These days, a lot of the most exciting things are happening away from our field of vision. Whilst gaming, technology and films continue to rely on the visual sphere as a means to share ideas, there is a whole subsection of creative and innovative collaboration happening right under our noses, though we cannot see them. Podcasts are fast becoming the interactive communication device du jour; ask any interesting, innovative company what platform they’re most excited about and they will undoubtedly answer you with “podcasts”. Breaking into the interactive radio world, however, is not as simple as it seems and unless you’ve got something really share-worthy to create, people simply won’t be interested.
You can create a podcast in practically any setting that you choose, as long as you have your own equipment. Interactive radio is very much a product of the digital nomad workforce coming into power and as long as you’re suited and booted, you can work anywhere that you choose in the world. What’s more, podcasts are a great digital tool to carry with you as you go; not too large, endlessly entertaining, they have fast become the modern mode of communication and entertainment. Made with the multi-tasker in mind, it seems that you really can have it all, with a podcast in your pocket. Whilst there truly is a podcast out there for everyone, if you’re new to the world of portable radio, you might want to consider these shows for a little light entertainment on the move.
If you’re going to take the whole podcasting thing seriously, then you’re going to want to do it properly. Radiolab was one of the first podcasts that I began subscribing to and has been responsible for a large amount of my radio listening ever since. Part science radio, part storytelling, Radiolab focuses on some of the most interesting social, natural and political stories to have happened throughout history. Sound and music play a particularly strong part in the storytelling too, so if you’re a musicophile, you will love what they have to offer. A great place to start is via their extended live edition, Apocalyptical, which tells a number of ending stories with utter gusto. You can also watch the show live on Youtube so if you want an easy way in, you might consider getting to know Jad and Robert on film first. Radiolab is now released sporadically so try not to exhaust their back catalogue too quickly. You will get hooked and you will be left wanting more.
Having recently released its pilot season of 6 (only 6!) episodes, Invisibilia is a podcast very much in the same vein as Radiolab, sharing human interest stories with a difference. The show looks at the invisible forces which shape humanity and whilst Radiolab takes a little more of a science approach to human nature, Invisibilia is a little more concerned with the people themselves. Presented by Lulu and Alix, you will warm to the show as quickly as it takes you to confuse the two presenter’s very similar voices. When you can tell them apart, you will have earned your place as a die-hard fan.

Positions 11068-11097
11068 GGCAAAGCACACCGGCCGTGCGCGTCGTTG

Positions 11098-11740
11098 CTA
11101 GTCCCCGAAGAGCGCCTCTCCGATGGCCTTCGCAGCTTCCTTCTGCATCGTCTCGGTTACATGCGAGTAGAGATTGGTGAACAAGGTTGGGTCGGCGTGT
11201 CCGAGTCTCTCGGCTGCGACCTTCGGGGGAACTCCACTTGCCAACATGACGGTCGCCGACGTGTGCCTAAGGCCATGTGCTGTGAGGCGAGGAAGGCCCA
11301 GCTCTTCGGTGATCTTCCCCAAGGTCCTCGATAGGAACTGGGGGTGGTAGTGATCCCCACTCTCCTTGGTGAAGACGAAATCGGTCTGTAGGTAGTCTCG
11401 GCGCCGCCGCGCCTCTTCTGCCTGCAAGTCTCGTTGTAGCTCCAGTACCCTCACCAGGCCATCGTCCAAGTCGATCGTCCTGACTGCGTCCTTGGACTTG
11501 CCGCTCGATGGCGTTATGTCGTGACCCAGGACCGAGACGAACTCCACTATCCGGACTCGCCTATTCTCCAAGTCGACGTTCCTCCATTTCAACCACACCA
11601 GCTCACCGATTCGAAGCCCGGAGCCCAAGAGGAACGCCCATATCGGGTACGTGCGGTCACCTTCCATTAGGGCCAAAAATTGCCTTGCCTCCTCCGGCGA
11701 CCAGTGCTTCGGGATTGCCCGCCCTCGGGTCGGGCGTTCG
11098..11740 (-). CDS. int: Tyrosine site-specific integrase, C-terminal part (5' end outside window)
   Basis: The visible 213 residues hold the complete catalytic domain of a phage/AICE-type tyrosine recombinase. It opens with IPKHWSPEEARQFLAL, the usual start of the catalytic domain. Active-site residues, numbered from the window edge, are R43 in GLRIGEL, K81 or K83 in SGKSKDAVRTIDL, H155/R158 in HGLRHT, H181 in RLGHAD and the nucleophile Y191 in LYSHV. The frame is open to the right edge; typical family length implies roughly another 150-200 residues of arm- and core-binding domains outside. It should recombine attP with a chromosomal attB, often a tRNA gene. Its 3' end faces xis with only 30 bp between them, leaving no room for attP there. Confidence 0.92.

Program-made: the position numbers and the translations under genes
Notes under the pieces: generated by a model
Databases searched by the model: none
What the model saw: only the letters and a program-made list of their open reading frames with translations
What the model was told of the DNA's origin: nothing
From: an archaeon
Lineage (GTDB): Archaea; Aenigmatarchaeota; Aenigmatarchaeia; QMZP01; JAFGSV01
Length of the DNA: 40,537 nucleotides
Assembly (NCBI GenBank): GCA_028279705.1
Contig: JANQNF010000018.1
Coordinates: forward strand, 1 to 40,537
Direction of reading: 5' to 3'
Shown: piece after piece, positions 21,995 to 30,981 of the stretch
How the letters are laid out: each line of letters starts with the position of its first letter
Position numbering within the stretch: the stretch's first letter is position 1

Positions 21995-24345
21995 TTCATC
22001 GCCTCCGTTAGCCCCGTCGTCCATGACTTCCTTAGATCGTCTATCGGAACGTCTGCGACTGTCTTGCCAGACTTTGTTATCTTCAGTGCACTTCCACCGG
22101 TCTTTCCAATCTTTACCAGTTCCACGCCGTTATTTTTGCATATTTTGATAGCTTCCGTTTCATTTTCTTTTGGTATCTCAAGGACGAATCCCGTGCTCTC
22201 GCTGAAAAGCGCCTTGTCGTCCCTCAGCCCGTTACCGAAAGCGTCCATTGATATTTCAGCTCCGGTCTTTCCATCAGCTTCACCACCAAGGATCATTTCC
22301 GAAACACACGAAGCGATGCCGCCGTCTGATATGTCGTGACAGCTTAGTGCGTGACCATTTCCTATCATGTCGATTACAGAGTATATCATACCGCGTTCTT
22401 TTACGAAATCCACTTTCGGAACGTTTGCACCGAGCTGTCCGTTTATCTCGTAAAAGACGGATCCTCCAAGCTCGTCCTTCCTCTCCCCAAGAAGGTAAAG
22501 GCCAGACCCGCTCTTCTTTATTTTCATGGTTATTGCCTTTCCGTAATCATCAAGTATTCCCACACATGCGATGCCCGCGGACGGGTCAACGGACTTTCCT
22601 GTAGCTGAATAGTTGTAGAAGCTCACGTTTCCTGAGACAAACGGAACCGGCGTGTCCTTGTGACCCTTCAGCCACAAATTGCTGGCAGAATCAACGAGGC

Whereas podcasts are typically non-fictional and focused on a specific issue or interest in culture, The Truth promises to publish “movies for you ears” and in a way, it does. The Truth takes fictional radio and amps it up to 500; the stories they tell are strange and twisted and before you know it, you will find your head filled with the fictional truths that you have been listening to. For a focus on great storytelling which is unafraid of going a little off-grid from time to time, The Truth is a constant delight.
Much like Invisibilia, which looks at the invisible forces which make up human nature, 99% Invisible looks at the invisible parts of design which create our entire world. Regarding topics as diverse as Penn Station, technological sound design, the look of money and palm reading, 99% Invisible shows you a part of life that you had no idea even existed. Consistently pushing innovative thinking and ground-breaking design in any format, 99% Invisible is genuinely eye-opening.
Kermode and Mayo’s Film Review
If you’re a film fan of any description, you’re probably already well aware of the entire world of Wittertainment. For those not in the know, the Film Review is a weekly podcast of a BBC Radio 5 show in which a film critic and presenter talk about film. Except, of course, it’s not really about film. From Mark Kermode and Simon Mayo’s constant bickering, to the reams of in jokes, to the podcasts playlist, the Film Review is a great introduction to the world of film from a pair who are clearly passionate. If you want to become a member of the most exclusive and bizarre podcast fan club in the world, Kermode and Mayo’s Film Review is for you.
A podcast from the giant Monocle empire, The Urbanist looks at how we are going about making cities better. Championing the latest and greatest technology, innovation and city planning, The Urbanist is a must for any discerning city-dweller, brought to you from the makers of sartorial taste and design. Truly, any podcast brought to you by Monocle 24 is worth a listening and if urban living isn’t your cup of tea, there’s plenty on offer in its place. For the latest in design and lifestyle, Monocle 24 is the way to turn.
Of course, there are hundreds of thousands of podcasts out there which are doing great things and more often than not, the problem is not finding content but sourcing enough memory space to subscribe to them all. Oh well. Here’s hoping that one day, phone manufacturers take the podcast mentality on board and release a product with only engaging listening in mind. Until then, we can juggle and jump between the podcast trains, subscribing to each and every one in turn and filling our brains with only the most innovative thinking.